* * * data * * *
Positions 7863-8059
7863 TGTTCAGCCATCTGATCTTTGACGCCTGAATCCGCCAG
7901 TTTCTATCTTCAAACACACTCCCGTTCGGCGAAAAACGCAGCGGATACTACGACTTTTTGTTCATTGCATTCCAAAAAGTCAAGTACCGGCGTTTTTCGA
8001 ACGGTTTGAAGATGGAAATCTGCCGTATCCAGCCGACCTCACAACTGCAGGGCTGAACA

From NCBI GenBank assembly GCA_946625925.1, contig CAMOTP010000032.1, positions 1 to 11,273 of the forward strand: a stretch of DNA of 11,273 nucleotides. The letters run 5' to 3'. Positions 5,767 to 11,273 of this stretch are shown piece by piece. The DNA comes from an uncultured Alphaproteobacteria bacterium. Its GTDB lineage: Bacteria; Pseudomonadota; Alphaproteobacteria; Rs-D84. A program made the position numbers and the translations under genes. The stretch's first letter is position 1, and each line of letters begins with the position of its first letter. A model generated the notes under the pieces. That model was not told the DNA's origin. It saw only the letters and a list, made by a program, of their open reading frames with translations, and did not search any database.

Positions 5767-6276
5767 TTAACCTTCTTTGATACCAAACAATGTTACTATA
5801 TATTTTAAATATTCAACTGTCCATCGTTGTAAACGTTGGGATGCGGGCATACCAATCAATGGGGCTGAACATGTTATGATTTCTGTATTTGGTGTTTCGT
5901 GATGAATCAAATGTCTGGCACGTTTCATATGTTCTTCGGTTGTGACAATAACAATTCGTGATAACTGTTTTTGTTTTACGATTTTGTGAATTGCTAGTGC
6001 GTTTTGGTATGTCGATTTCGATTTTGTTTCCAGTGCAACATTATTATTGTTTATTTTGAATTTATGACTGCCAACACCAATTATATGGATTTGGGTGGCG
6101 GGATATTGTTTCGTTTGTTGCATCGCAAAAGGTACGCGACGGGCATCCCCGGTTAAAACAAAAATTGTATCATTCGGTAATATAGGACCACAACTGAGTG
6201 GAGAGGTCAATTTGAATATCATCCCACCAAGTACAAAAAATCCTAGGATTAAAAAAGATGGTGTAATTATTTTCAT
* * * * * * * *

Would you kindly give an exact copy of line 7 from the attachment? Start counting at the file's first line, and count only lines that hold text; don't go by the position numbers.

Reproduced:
5767 TTAACCTTCTTTGATACCAAACAATGTTACTATA